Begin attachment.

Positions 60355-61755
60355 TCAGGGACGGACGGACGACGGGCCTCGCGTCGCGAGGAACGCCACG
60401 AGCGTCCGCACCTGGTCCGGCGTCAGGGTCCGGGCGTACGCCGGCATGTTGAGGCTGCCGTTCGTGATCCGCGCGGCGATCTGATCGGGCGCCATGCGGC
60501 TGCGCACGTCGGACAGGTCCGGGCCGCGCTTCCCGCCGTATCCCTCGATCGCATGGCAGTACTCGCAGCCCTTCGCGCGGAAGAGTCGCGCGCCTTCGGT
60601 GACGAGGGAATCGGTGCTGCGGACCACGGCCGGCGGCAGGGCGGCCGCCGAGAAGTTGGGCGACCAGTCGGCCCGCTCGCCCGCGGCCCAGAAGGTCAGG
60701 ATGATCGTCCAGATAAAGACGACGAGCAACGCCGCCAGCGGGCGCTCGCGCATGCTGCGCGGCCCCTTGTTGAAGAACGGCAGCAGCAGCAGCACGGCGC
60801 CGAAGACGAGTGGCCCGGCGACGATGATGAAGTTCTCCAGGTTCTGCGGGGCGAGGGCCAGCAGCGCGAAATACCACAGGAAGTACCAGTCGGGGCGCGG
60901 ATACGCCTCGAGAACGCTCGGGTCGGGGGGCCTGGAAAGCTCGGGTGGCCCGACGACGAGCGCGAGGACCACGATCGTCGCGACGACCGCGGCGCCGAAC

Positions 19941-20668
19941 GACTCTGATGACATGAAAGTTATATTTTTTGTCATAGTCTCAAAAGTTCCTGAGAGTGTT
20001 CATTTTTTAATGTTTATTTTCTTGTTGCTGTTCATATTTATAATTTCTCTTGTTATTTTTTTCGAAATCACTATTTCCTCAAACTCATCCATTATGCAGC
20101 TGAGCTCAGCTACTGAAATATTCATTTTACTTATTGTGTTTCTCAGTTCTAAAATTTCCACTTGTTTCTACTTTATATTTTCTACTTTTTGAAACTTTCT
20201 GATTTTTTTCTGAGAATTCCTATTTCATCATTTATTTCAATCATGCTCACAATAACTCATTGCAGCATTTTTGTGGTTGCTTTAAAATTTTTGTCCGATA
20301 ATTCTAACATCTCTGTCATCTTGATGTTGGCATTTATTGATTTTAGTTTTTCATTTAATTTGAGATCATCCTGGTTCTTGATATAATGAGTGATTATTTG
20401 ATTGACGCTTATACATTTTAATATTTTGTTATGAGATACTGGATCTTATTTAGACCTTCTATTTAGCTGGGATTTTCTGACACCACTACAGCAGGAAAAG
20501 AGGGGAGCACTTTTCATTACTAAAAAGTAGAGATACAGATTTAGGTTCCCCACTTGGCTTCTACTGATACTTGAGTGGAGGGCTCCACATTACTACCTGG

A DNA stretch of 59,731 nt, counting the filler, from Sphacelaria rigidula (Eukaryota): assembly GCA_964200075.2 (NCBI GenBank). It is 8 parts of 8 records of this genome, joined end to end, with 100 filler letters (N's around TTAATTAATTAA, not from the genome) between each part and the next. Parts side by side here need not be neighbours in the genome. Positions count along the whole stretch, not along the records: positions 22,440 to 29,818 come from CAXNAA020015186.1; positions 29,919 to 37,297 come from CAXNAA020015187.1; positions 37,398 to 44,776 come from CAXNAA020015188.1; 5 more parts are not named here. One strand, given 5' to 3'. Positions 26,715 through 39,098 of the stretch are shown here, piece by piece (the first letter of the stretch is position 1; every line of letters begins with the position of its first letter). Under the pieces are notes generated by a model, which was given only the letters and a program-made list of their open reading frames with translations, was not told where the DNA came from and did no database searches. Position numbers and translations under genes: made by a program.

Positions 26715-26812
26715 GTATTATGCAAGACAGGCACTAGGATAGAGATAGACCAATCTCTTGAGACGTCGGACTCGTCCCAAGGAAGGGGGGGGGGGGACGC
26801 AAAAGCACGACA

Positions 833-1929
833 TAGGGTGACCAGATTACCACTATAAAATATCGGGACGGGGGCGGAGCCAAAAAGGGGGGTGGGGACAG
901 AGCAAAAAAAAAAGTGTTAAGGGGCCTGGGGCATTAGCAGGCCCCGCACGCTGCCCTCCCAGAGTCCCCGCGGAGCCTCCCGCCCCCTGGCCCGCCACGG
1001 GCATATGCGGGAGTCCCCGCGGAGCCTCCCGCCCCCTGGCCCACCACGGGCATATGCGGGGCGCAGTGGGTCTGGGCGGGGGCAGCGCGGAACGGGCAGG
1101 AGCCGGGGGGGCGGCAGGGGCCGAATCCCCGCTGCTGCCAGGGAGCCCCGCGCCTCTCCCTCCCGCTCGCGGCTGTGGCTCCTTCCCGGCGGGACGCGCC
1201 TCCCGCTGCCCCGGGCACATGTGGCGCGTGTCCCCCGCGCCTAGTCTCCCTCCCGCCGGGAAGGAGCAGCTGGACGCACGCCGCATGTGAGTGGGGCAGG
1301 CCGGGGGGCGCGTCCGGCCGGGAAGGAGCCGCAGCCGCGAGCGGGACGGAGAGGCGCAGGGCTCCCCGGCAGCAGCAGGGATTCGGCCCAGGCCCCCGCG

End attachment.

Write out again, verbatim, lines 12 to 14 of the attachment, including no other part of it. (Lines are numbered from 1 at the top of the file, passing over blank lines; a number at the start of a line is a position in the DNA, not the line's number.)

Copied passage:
20101 TGAGCTCAGCTACTGAAATATTCATTTTACTTATTGTGTTTCTCAGTTCTAAAATTTCCACTTGTTTCTACTTTATATTTTCTACTTTTTGAAACTTTCT
20201 GATTTTTTTCTGAGAATTCCTATTTCATCATTTATTTCAATCATGCTCACAATAACTCATTGCAGCATTTTTGTGGTTGCTTTAAAATTTTTGTCCGATA
20301 ATTCTAACATCTCTGTCATCTTGATGTTGGCATTTATTGATTTTAGTTTTTCATTTAATTTGAGATCATCCTGGTTCTTGATATAATGAGTGATTATTTG